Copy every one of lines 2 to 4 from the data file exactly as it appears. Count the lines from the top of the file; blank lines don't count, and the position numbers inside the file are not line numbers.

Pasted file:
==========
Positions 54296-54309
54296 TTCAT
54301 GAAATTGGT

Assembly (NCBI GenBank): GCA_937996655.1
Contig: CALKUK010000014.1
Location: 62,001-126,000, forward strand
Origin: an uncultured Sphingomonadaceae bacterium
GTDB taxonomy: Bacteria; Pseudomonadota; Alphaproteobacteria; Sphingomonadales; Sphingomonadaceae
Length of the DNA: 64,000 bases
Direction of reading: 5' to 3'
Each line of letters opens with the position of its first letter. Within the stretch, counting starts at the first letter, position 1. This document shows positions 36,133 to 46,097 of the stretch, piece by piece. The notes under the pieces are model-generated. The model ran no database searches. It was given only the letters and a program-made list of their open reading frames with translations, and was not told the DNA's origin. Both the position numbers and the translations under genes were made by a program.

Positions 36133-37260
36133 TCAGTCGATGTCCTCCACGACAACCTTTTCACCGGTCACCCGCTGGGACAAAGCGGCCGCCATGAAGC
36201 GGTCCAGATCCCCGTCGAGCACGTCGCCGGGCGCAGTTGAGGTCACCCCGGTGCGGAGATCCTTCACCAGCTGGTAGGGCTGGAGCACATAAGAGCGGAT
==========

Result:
54296 TTCAT
54301 GAAATTGGT

Assembly (NCBI GenBank): GCA_937996655.1